Hey ho, at least I have the theme right this time, but what's an 'n' between friends? Martial/martian, I mean aren't they the same? (Editor now declares martian law on my future posts.) I confess this one too took me on the hop for a second, and I nearly filed a post of the chimp loving one time governor of California/President of the USA, sending me scuttling for the Woodstock soundtrack, but I digress.
Stev(i)e Winwood has always been one of my heroes. Old enough to remember the Spencer Davis Group on Top of the Pops, he was the impossibly young singer and, usually, hammond player who has notched up an incredible 54 years of musicianship since he joined that group. Still at school initially, aged 14, it took 3 years for his distinctive vocals to be number 1 on the UK singles chart with 'Keep on Running'. Playing guitar on that song, the success allowed him to buy his first Hammond B3 organ. Staying with the band a further 2 years, he co-wrote a number of their further hits, 'I'm a Man' and 'Gimme Some Lovin.' During this time, in 1966, he made his first collaborative contact with another musician to feature frequently in his musical life. This was a one-off project called the Powerhouse, who had 3 tracks on an Elektra compilation album about the emergent white boy electric blues scene. With 3 tracks featured, here is one of them, the collaborator being Eric Clapton.
Traffic were the band perhaps most widely associated with Winwood, coming together in 1967 following a chance jam in a Birmingham (UK) pub. Setting the archetype for 'getting together in the country', the original line-up shared a cottage in the sticks, coming up with the psychedelic whimsy of 'Hole in my Shoe', written, like most of their earlier hits, by Dave Mason. Personally, at least on these shores, this seemed somewhat of a shibboleth, detracting from their serious credibility, and Winwood's desire to pursue a more folk-blues direction, possibly contributing to the first fracture of the group. This had been accelerated by the return of Eric Clapton, who, following the break up of his own band, Cream, teamed up with Winwood in short-lived supergroup Blind Faith. Cream had not been to my then taste, so I didn't then take much to this, only later appreciating the simple beauty of the sole record released.
Blind Faith's (mis)fortune was ultimately the making of Traffic, who promptly re-formed, minus Mason, as the core line up of Chris Wood, Jim Capaldi and Winwood. The time was right for their folk-blues amalgam, their version of traditional folk song 'John Barleycorn Must Die' making this teenage folkie delight. Over several albums they expanded their line up and widened their repertoire, always innovative and always interesting, Winwood's expertise on guitar now getting as much acclaim as his keyboards. Sadly, with physical health issues playing havoc with his stamina, Winwood walked off-stage in 1974, the band then calling it a day.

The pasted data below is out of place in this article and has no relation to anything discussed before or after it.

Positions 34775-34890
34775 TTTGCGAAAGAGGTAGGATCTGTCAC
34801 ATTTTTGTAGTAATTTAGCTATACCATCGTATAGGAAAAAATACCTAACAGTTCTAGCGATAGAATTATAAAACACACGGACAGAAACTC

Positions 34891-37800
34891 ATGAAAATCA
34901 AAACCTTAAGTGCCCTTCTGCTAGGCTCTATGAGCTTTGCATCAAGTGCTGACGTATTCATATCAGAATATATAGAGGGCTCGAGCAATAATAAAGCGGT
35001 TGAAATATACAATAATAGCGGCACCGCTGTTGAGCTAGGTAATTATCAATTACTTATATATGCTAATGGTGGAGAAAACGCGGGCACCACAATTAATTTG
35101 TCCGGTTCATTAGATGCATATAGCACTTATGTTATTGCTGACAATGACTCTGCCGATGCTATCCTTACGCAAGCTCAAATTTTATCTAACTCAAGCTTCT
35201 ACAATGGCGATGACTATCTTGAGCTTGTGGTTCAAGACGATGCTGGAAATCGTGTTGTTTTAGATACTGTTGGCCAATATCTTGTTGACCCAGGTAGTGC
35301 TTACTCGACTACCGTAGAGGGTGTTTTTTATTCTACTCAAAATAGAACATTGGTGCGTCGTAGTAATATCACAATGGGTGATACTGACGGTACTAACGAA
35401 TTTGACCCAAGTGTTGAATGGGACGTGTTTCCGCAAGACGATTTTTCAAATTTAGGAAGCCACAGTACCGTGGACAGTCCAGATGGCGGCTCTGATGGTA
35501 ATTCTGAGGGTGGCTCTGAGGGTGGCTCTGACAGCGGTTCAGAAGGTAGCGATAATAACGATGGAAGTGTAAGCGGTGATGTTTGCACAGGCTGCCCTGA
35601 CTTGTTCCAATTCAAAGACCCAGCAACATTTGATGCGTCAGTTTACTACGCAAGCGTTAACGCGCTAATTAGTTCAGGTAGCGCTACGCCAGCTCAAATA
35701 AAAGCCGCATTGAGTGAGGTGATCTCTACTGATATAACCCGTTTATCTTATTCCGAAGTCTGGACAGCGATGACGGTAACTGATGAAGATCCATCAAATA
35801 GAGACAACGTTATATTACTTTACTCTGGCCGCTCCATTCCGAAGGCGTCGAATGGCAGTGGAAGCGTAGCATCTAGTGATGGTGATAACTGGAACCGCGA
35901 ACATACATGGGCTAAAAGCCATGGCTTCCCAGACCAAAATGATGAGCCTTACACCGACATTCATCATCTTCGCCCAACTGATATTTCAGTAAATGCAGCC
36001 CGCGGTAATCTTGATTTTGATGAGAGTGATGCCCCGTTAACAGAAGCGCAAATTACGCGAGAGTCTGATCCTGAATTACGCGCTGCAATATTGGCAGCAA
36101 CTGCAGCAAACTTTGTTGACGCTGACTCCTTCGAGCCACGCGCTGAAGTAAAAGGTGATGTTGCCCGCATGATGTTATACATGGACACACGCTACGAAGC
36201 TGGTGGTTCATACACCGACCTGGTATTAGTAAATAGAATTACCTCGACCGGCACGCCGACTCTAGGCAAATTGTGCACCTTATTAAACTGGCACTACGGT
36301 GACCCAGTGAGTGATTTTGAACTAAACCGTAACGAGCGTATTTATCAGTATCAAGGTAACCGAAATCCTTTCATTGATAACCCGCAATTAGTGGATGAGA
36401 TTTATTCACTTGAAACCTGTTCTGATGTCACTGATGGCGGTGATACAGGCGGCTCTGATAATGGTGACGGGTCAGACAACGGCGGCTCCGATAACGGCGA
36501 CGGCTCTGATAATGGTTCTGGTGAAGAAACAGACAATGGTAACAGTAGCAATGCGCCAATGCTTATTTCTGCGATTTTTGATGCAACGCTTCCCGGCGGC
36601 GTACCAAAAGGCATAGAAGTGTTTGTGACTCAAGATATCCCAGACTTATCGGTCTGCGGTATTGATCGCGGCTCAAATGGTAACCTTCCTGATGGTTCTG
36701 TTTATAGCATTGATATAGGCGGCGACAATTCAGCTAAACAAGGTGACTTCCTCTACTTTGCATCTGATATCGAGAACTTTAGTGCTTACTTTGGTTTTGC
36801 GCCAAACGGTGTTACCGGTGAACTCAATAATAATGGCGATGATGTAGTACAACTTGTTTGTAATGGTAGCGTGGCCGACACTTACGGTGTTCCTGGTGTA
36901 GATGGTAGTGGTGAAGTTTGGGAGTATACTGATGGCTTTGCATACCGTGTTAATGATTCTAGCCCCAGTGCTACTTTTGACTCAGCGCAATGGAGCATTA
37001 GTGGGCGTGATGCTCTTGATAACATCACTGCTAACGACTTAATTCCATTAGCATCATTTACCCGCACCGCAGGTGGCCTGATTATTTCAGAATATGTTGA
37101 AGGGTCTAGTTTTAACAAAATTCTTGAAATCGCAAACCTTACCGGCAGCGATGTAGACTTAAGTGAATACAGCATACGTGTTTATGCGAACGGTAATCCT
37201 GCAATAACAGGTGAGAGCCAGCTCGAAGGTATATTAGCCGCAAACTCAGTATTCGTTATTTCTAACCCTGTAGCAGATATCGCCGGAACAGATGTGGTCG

A solo career was always going to beckon, but it was a few years before he produced his 1st solo album, 'Arc of a Diver', with this and its follow-up each featuring Winwood on all vocals and all-instrumentation. My favourite period of his career, the songs 'While You See a Chance' and 'Valerie', remaining firm favourites. It is thus strange that the song that this piece name-checks is only now one I enjoy, with Winwood having been roped into producing a top-notch session-men New York record. I recall being distinctly upset by this polished and commercial product, the follow-up single, 'Higher Love', with Winwood gamefully mugging his way through an awkward video, seeming bereft without the prop of an instrument other than his voice. It was certainly the High Life of his career though, the videos still a staple on oldies music channels.
After this peak he has continued to produce intermittent albums, even reviving the Traffic name once more for the now duo of himself and Capaldi, but keeping a generally lower profile. I was lucky enough to see him play live, maybe a decade ago, in Birmingham, on home turf. Playing mainly hammond and occasional guitar, a tight band modelled on the Traffic template of himself on keyboard, percussion heavy backing plus reeds, he played songs from all stages of his career. He did not play 'Hole in my Shoe', perhaps a blessing, but all the others were there. And he still looked impossibly young.
Since then intermittent output, but, inevitably, yes, a further and possibly final collaboration with Eric Clapton, recorded for posterity with a sort of joint greatest hits. It has to be a Traffic song I include.
So, apart from the title, what's this got to do with 'again'? Probably only this, one of the several covers of the song out there, this being Warren Zevon, slowing the song and maximising any irony available, his 'High Life" being the terminal cancer he was facing. And duly succumbed to. I think that trumps any irony Steve Winwood may have felt about the song as he sang it.
Retail! Winwood or Zevon